Anyone who follows or writes about baseball know that the tongue-in-cheek optimism surrounding "Best Shape of My Life" stories draws some of the best laughs during Spring Training.
A few pounds of weight lost or gained here (sorry, Jesus Montero), a pitcher trying a new grip here, and suddenly you have the undoubtable key to a great season, right?
Haha. Psyche. Most of the time, they'll still hit .240 or post a 4.50 ERA.
A single notion of change made even before exhibition games start doesn't deserve credit as the end-all, be-all of a player's future. After all, players often scrap changes that don't work so quickly early on in the year, or even before the campaign starts. I'll admit that reports of such bodily and approach-related improvements clog the flow of useful information, and it obviously takes more to be a great baseball player than to be in fine shape.
But it'd be foolhardy to write off every positive change, as I noted on Sirius XM Fantasy Sports Radio Thursday morning during my weekly visit with RotoExperts. (Dr. Roto competes in our ongoing Baseball Analyst Draft and is quote the show host.)
Some hints of spring improvement even start long before spring but don't see the reported light of day for a long time. In 2012, Hunter Pence started living the Paleo lifestyle. In 2013, he stole 22 bases.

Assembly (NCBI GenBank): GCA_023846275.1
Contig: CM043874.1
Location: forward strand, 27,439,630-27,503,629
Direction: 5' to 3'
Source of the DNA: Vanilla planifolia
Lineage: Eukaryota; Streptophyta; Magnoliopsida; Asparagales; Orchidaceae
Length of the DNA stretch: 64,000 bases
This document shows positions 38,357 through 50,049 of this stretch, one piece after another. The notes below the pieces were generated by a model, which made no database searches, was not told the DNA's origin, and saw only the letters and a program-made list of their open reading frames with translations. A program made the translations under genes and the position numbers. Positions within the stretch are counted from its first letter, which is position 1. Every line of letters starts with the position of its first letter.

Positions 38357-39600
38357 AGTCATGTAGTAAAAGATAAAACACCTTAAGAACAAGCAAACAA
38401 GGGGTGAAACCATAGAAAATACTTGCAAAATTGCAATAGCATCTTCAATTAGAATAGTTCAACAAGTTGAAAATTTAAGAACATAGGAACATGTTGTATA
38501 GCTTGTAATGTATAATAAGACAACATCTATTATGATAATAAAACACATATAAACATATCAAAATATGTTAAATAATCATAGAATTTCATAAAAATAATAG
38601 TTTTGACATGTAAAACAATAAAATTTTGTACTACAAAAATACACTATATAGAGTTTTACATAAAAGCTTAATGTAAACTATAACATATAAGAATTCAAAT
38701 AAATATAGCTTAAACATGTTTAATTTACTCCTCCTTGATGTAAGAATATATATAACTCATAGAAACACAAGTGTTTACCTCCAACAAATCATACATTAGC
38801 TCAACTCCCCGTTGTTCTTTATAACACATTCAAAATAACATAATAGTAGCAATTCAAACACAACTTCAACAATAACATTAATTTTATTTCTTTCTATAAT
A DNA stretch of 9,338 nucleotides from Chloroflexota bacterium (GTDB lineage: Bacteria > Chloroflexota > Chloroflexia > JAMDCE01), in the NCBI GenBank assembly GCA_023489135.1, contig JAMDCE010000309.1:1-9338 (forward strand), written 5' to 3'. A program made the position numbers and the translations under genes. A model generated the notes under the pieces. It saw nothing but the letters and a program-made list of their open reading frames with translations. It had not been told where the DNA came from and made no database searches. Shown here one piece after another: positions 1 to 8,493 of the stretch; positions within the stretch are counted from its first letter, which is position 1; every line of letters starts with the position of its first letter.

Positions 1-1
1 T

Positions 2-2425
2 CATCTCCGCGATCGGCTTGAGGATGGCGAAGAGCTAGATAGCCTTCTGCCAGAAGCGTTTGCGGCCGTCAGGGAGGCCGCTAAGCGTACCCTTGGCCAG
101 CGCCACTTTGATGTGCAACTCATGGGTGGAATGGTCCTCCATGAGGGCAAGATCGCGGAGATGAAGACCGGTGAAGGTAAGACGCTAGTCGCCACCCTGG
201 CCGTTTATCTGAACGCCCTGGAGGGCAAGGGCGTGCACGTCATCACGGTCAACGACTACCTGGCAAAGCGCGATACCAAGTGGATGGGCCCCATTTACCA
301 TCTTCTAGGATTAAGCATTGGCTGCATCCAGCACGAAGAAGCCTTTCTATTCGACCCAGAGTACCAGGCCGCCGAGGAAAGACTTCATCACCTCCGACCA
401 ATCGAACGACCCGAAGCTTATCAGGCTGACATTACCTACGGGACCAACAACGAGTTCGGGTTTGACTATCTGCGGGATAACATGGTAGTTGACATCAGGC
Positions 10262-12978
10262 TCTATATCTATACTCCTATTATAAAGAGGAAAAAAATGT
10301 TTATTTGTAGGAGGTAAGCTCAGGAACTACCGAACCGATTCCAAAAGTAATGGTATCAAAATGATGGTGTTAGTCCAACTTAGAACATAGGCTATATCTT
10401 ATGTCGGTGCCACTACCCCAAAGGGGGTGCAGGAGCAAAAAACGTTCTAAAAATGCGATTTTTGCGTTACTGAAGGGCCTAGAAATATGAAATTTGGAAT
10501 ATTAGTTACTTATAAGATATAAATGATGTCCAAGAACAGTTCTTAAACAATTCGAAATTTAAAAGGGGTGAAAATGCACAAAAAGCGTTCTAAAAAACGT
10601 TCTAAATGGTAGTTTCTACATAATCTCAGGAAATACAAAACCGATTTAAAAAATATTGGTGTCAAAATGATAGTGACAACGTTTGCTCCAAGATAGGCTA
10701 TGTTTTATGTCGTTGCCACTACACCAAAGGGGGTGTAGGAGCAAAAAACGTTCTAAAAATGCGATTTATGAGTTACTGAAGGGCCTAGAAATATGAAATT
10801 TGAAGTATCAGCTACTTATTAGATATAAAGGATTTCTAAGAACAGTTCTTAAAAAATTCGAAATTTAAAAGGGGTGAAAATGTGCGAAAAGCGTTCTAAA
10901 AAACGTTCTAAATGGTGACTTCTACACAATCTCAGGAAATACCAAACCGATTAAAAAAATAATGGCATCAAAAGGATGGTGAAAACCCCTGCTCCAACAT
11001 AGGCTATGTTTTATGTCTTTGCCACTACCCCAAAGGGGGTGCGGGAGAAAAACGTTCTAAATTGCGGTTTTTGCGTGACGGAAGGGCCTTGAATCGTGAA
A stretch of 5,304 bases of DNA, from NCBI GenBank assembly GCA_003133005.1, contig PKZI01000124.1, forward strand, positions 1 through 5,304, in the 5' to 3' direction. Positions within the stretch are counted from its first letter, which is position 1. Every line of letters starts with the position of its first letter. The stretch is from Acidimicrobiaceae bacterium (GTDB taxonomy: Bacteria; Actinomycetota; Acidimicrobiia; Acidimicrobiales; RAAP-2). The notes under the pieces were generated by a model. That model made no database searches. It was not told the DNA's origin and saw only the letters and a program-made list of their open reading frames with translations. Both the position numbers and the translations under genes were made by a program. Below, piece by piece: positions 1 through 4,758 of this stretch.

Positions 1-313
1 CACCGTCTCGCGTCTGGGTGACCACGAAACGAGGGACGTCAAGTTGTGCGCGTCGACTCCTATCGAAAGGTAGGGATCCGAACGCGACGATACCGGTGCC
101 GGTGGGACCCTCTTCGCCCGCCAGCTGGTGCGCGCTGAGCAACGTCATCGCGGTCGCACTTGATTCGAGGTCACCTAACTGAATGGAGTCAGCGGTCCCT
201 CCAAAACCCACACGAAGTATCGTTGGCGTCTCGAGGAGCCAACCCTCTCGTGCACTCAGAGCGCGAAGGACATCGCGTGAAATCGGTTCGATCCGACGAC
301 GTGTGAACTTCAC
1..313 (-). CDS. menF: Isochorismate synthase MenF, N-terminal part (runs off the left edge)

Now, you could say it was simply him taking more chances on the bases. He's hardly a lock for half that total this year. Yet the notion that he became more flexible because of a rejuvenated physique isn't far-fetched when you realize how a sweeping change like that can re-energize you. (Trust me. I've been on that food plan for periods of the last few years.)
This year, we have Pablo Sandoval (contract year) and CC Sabathia on the extreme-weight-loss train. Many worry that their Biggest-Loser-worthy transformations may actually hurt them, because they may lose power at the plate and on the mound. They were significantly obese, though, to the point that many had questioned their viability not only as baseball players but as productive human beings. Sandoval's hacks and Sabathia's delivery should be smoother, so they have to carry more hope (not pounds), right?
More reasons to believe on the next page....
About Tim Heaney
Tim's work has been featured by USA Today/Sports Weekly, among numerous outlets, and recognized as a finalist in the Fantasy Sports Writers Association awards. The Boston University alum, who competes in the prestigious LABR and Tout Wars, has won numerous industry leagues in both baseball and football.
He appears frequently, including every Sunday, on Sirius XM Fantasy Sports Radio, as well as every Wednesday on 1570 AM WNST in Baltimore.
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